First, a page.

Addressing the challenges of
patient safety in emergency care
Of all the facets of the health care system, there are few things as chaotic and complex as emergency care.
Not only do emergency workers effort to manage busy emergency departments filled of frantic patients with a wide variety and severity of ailments, they’re thrown into some of the most challenging care settings imaginable, from the devastating and emotionally-charged scene of an accident to the cramped confines of an ambulance speeding towards the hospital.
EMS personnel often work in small, poorly lit spaces in environments that are chaotic, unfriendly and challenging for emergent or urgent healthcare interventions. Unlike a hospital, emergency scenes are often loud, cluttered and unfamiliar places to pre-hospital care providers. In addition to these challenging environmental factors, emotional stressors are often heightened by the presence of panicked family members, curious bystanders and a lack of human and medical resources. These physical and emotional stressors are further compounded by the time-sensitive nature of EMS care.
The arena in which EMS providers work is rich with opportunities for patient safety incidents, attributed to both provider and system error. In fact, a retrospective chart review of 15,000 cases revealed that the emergency department was the prevalent location in the hospital for a patient safety incident to occur. Several factors can affect patient safety in EMS, and rarely does any one factor act alone to create a patient safety incident. These factors may be human, relying on people to either commit or omit certain functions, or systemic, depending on procedures, administrative controls, engineering and design.
In 2010, the Canadian Patient Safety Institute (CPSI), in partnership with the EMS Chiefs of Canada (EMSCC) and the Calgary EMS Foundation, released a research paper titled, Patient Safety in Emergency Medical Services: Advancing and Aligning the Culture of Patient Safety in EMS. This groundbreaking and extensive research was the first of its kind in the world and brought together EMS and patient safety leaders from around the world to discuss the successes, the challenges and the future directions of the patient safety movement in emergency care.
The report finds that patient safety in the EMS setting has been poorly studied; there is a paucity of evidence, and very few experimental trials of interventions designed to make EMS safer.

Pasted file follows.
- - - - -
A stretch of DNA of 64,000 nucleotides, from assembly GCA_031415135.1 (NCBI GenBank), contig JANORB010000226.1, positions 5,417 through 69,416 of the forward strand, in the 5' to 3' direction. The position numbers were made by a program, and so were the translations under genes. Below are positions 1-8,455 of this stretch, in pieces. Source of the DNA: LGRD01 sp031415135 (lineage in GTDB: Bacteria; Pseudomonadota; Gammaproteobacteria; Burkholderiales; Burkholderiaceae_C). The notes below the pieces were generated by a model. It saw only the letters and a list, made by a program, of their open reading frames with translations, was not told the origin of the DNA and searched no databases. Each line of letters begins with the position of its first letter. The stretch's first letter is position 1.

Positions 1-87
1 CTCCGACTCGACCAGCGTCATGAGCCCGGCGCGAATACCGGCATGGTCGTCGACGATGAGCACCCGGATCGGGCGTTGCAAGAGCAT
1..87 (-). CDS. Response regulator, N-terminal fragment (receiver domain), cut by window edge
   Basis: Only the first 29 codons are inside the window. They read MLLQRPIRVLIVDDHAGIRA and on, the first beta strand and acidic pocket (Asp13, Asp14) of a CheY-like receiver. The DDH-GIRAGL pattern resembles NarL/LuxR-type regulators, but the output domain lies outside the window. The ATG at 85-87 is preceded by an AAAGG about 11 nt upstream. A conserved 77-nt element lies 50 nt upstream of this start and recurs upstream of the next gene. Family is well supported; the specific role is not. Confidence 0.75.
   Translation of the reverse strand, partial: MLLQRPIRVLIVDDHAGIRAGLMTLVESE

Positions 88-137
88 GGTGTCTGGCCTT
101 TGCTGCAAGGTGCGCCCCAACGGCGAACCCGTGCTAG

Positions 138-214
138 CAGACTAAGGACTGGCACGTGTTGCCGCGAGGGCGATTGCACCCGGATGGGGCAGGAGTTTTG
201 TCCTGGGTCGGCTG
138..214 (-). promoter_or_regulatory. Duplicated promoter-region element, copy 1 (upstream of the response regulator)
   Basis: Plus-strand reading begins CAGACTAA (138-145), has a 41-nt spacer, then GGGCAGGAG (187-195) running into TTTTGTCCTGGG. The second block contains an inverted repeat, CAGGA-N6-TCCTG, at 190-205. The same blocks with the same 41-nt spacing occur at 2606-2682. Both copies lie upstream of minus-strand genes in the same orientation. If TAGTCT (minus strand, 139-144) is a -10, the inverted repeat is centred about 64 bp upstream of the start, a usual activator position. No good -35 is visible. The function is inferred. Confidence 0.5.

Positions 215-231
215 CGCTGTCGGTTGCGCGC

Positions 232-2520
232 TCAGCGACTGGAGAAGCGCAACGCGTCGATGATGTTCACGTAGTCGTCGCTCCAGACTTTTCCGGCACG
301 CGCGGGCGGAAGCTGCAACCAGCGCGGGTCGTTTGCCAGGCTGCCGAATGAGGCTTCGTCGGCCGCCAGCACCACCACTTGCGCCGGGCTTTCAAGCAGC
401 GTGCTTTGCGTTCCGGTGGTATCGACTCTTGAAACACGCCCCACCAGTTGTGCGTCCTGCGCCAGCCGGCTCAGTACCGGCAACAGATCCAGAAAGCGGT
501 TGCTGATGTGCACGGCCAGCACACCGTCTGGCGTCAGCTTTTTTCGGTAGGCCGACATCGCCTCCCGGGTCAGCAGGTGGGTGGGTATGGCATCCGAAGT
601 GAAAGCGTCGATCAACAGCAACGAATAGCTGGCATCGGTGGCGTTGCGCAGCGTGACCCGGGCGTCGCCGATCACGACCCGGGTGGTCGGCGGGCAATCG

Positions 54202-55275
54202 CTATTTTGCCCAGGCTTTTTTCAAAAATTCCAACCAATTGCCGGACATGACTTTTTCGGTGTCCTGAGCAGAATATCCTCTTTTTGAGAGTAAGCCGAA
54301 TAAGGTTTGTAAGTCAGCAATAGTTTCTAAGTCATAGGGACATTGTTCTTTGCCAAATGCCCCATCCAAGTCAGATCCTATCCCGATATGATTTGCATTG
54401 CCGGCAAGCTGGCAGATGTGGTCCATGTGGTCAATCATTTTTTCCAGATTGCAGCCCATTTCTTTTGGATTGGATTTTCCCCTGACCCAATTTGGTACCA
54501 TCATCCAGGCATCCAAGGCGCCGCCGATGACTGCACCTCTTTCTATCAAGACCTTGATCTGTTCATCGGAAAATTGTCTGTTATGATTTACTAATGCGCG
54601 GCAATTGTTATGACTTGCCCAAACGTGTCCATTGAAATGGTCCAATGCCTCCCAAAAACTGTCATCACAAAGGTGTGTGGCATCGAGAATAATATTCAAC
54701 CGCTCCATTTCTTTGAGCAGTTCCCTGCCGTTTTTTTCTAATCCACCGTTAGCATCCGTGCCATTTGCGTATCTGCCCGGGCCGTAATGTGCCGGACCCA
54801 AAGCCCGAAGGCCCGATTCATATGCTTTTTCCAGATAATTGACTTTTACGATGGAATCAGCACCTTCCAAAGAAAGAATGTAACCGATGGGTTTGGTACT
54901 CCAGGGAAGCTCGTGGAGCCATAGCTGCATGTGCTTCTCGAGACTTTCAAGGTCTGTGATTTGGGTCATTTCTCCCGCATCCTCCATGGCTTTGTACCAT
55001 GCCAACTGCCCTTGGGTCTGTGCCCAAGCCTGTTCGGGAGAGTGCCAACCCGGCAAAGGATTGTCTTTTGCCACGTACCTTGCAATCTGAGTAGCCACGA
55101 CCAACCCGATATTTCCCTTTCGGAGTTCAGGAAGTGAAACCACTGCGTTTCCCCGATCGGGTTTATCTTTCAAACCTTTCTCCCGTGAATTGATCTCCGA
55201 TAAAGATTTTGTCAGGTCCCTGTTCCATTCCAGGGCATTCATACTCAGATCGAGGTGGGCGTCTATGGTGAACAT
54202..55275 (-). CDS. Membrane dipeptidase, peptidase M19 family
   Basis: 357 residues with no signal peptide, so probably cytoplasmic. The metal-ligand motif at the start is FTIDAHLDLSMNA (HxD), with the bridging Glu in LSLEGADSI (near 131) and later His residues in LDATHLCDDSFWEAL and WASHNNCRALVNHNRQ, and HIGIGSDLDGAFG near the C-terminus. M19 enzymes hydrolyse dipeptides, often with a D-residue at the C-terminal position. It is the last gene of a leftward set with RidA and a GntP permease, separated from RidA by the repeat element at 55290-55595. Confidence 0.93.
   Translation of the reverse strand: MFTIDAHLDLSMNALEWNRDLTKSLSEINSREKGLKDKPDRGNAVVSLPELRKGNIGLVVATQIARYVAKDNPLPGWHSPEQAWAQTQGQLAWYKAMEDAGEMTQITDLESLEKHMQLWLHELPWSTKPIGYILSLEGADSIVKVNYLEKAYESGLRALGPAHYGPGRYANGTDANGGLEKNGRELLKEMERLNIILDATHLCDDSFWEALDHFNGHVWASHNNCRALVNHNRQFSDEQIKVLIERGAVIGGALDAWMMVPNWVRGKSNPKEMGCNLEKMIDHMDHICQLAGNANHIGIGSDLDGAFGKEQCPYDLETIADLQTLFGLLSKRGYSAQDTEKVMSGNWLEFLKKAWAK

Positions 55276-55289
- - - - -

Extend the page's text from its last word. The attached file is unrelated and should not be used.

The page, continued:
Experts believe that collaboration across Canada is required to better define and understand patient safety incidents in emergency settings. Fortunately, many across Canada are working to improve patient safety in emergency care through a variety of interventions, including a pair of projects from Alberta Health Services.
For the past year, a team of EMS professionals have been working to build a unified response plan for air and ground that will articulate the roles and responsibilities and outline standard operating procedures for EMS workers in the province of Alberta. Drawing from emergency services plans from across the country and gathering input from stakeholders, they’ve been able to identify best practices that work for Alberta’s healthcare system and one that will offer a coordinated response among emergency services workers and best possible service to the general public.
By implementing a business franchise model for emergency services in Alberta and improving the quality, efficiency and effectiveness of emergency services, patient safety will also improve.
Another intervention implemented in emergency settings by Alberta Health Services is a protocol for haemorrhage control. Uncontrolled haemorrhaging is a potentially life threatening condition that can lead to increased morbidity and mortality. Simple and rapid interventions, combined with rapid transport to definitive care, can be potentially lifesaving.
These interventions include pressure applied to the wound by direct pressure or pressure dressings, tourniquets when pressure fails to control the haemorrhage on an extremity injury, and pelvic binding of the unstable pelvis.
With this type of dedication paid to patient safety and quality improvement in emergency settings, through research, studies, frontline interventions and systemic changes, we are able to provide patients with the type of care they deserve to receive from our healthcare system, whether they’re accessing acute care, or waiting for emergency care in their time of need.